3 - I Strategic behavior o A Bilateral monopoly o 1...

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I. Strategic behavior: o A. Bilateral monopoly. 1. Economic example: I have the only apple, worth $1 to me. You are the only customer, and value it at $2. If we can agree on a price, there is a net gain of $1 to be divided between us, with the division implied by the price. 2. My six-year-old threatens to throw a tantrum if she doesn't get her way. Doing so imposes net costs, so there is a gain to finding some mutually acceptable outcome. Don't assume you can simply be firm and always win. You may have thought out the logic of bilateral monopoly bargaining better than she has, but she has a hundred million years of evolution on her side--during which offspring who succeeded in getting a larger share of parental resources were more likely to survive to reproduce. 3. Doomsday machine. a. The idea. Lots of very dirty bombs buried under the Rockies. If the Russians attack, the bombs go off and the fallout kills everyone on earth. So the Russians won't attack, and we don't need bombers and missiles. b. The reality: Our (and their) nuclear systems were doomsday machines, with human triggers. They worked, and therefore were not used--fortunately. 4. Bully: If you train yourself to punch out anyone who gets in your way, and people know it, they will stay out of your way, and you don't have to fulfill the commitment--until you run into someone else following the same strategy, and one of you ends up dead. A doomsday machine on the individual level. 5. In general, the outcome of such games depends largely on issues of commitment and reputation, which are hard to include in our analysis. o B. Prisoner's Dilemma 1. Simple: Both prisoners are better off if both keep their mouths shut, but given what one does, the other is always better off confessing. So they both confess. 2. Iterated. If we play the game multiple times, you might think that a prisoner would keep his mouth shut one time, for fear his partner would betray him next time in revenge. 3. Why it doesn't work: a. On the last play, no further threats of retaliation remain, so we are back with the original game--and both players betray. b. But since I know you are going to betray me on the last play, there is no cost to me to betraying you on the play before last. c. Repeat. The whole series of plays unravels, and we both betray every time. d. It seems intuitively wrong, but logically right. 4. Why it does work:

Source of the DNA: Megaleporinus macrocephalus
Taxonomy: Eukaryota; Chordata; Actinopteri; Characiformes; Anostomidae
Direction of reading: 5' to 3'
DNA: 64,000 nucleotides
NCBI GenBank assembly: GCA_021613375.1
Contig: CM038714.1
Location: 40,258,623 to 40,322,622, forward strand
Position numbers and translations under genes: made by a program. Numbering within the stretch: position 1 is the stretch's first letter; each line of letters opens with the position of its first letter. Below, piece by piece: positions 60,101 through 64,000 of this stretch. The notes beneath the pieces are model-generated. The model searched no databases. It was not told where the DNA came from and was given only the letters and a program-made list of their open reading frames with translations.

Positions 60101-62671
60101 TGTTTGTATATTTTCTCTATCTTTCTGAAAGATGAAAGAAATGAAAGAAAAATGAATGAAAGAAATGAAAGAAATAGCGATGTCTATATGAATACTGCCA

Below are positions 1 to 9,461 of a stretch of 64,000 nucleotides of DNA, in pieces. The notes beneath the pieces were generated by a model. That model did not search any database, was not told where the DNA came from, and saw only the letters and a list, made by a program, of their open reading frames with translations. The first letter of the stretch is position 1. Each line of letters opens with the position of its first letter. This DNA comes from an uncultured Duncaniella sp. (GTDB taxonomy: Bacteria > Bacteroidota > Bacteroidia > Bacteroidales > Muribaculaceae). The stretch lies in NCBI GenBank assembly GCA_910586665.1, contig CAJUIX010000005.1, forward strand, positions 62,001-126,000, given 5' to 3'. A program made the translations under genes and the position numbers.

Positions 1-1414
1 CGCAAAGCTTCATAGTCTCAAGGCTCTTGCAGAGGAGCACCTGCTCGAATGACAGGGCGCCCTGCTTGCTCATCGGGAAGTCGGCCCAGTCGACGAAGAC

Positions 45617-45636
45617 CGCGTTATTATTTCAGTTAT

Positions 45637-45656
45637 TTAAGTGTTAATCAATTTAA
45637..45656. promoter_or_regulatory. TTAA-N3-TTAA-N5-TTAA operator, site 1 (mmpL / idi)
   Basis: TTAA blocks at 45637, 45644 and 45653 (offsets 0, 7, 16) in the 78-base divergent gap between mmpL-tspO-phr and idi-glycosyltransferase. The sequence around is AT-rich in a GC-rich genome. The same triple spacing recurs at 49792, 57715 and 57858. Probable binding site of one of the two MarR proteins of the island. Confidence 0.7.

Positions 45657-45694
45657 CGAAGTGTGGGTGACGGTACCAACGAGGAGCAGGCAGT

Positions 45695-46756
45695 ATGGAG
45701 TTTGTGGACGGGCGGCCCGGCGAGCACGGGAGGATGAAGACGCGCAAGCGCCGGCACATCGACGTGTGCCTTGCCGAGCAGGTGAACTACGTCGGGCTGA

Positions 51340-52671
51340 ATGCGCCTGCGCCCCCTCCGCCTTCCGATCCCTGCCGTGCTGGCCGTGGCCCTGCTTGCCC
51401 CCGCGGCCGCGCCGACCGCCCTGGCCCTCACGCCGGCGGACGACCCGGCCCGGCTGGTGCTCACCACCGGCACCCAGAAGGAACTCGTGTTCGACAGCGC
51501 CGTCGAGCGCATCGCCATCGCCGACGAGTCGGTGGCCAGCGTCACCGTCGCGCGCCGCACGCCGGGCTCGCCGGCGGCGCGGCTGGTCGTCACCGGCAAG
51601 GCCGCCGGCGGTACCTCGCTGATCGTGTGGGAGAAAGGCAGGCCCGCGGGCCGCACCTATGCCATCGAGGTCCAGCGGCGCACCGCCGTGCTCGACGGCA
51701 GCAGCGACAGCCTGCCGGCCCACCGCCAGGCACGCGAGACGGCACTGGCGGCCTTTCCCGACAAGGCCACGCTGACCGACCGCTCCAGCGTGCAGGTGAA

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a. In the real world, we are playing such games an indefinite number of times b. And want a reputation for being people who don't betray their partners, so that people will be willing to work with us, and . .. c. Not betray us, since they want a reputation for not betraying honest partners. d. All of which is hard to model.
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This note was uploaded on 04/05/2012 for the course ECON 395 taught by Professor Beckett during the Fall '11 term at Rutgers.

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3 - I Strategic behavior o A Bilateral monopoly o 1...

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